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On the Waterfront soundtrack back in contention

By Allan Campbell | 5 January 2015

Marlon Brando and Eva Marie Saint in On the Waterfront

Leonard Bernstein’s original music for On the Waterfront is considered one of the great scores of post-war cinema. Yet it has never been possible to savour his work free of the film’s dialogue, effects and edits. Until now.

The original 1954 studio recordings had long been considered lost but following the recent discovery of mono acetates, which were made as safety checks during the recording sessions at Columbia Pictures, Bernstein’s score can now be heard in its entirety.

Producer Douglas Fake, who has overseen their sonic restoration and transfer to CD, says: “It is a dream come true that they were located.”

And it is a significant find. Director Elia Kazan’s film garnered 12 Academy Award nominations and won eight. Crucially, it boasted a performance by Marlon Brando which would forever recalibrate film acting as he took on the role of Hoboken longshoreman Terry Malloy who battles dockland corruption, epitomised by Lee J Cobb’s union leader Johnny Friendly.

I thought it a masterpiece of direction
Leonard Bernstein

But classical composer and conductor Bernstein, a Hollywood outsider, was denied the Oscar. It would be his only original film score.

Initially, he had been unwilling to take on the project. The left-leaning Bernstein was suspicious of Kazan, who had named colleagues as being Communists to the McCarthyite House Un-American Activities Committee, destroying careers as a result.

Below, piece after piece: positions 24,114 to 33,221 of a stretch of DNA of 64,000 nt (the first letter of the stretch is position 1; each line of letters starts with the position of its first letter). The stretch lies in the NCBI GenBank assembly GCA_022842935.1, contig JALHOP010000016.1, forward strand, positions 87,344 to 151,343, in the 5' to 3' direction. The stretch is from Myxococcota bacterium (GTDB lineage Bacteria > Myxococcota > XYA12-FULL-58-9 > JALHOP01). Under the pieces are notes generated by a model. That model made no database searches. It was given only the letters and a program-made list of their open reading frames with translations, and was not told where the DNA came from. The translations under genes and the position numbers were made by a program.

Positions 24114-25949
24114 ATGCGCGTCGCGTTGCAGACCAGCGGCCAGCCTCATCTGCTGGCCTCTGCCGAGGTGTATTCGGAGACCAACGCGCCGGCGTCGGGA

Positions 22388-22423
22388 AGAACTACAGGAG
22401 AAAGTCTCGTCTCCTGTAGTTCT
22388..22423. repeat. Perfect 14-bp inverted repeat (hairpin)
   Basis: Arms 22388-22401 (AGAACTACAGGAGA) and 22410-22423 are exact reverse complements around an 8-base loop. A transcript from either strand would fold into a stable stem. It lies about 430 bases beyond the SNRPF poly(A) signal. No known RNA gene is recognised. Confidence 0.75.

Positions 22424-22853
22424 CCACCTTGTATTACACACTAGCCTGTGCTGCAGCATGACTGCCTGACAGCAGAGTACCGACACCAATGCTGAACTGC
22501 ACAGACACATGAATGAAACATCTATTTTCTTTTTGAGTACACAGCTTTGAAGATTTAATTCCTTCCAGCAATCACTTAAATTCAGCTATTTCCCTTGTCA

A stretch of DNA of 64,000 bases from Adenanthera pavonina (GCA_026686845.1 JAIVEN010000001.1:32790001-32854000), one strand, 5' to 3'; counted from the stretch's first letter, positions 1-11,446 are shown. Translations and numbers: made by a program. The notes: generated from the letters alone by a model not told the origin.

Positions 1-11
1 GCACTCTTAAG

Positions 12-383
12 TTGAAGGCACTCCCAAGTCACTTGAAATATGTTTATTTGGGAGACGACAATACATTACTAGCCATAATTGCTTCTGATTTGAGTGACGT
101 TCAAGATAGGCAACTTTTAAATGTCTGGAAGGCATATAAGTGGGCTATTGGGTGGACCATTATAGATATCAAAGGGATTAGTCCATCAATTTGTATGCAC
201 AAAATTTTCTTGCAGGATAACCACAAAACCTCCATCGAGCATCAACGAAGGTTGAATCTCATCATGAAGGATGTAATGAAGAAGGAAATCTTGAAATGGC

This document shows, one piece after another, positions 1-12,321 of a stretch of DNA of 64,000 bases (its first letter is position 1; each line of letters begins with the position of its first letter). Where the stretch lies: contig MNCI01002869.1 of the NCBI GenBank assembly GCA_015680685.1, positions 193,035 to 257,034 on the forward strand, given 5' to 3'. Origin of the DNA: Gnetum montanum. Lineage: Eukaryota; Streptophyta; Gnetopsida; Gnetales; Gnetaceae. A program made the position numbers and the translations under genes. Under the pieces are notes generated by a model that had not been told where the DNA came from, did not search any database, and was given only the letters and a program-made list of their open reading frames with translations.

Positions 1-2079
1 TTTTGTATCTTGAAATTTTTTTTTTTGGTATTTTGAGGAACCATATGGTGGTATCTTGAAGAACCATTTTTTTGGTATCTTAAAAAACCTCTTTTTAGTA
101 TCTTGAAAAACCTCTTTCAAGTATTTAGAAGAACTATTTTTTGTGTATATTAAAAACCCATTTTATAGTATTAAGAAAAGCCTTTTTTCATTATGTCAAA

But he was also unconvinced about the worth of composing for film and concerned by how little control the composer had in how their music was used. Only after being shown a rough cut of the film by producer Sam Spiegel did he relent.

As Bernstein noted in his autobiography, The Joy of Music: “I thought it a masterpiece of direction; and Marlon Brando seemed to me to be giving the greatest performance I had ever seen him give ... I was swept by my enthusiasm into accepting the commission to write the score, although I had resisted all such offers on the grounds that it is a musically unsatisfactory experience for a composer to write a score whose chief merit ought to be its unobtrusiveness.”

The resulting score was anything but unobtrusive. It full-bloodedly amplifies the film’s leitmotifs; of Malloy’s struggle; of the love between him and Edie (Eva Marie-Saint, making her debut); of his painful relationship with his brother Charley (Rod Steiger) – and perhaps most memorably, the violence of confrontations with Friendly’s union.

Apart from the complex Main Title, Bernstein decided to let Morris Stoloff, the head of Columbia’s music department, conduct the sessions, as he himself felt unfamiliar with conducting and synchronising with the images onscreen. Instead Bernstein opted to stand nearby, giving occasional notes. He also attended the final sound mixing for the film.

“I was fortunate to be admitted at all to these dubbing sessions,” he noted. “I am told that usually the composer’s work is finished on the recording stage … By this time, I had become so involved in each detail of the score that it seemed to me perhaps the most important part of the picture. I had to keep reminding myself that it really is the least important part, that a spoken line covered by music is a line lost, and by that much a loss to the picture, while a bar of music completely obliterated by speech is only a bar of music lost and not necessarily a loss to the picture.”

Many would disagree with the idea of the score being the least important part of the film. For them, here is Bernstein’s classic score as evidence, now free of speech and not a bar lost.

Leonard Bernstein: On the Waterfront, original motion picture soundtrack is released on CD by Intrada.

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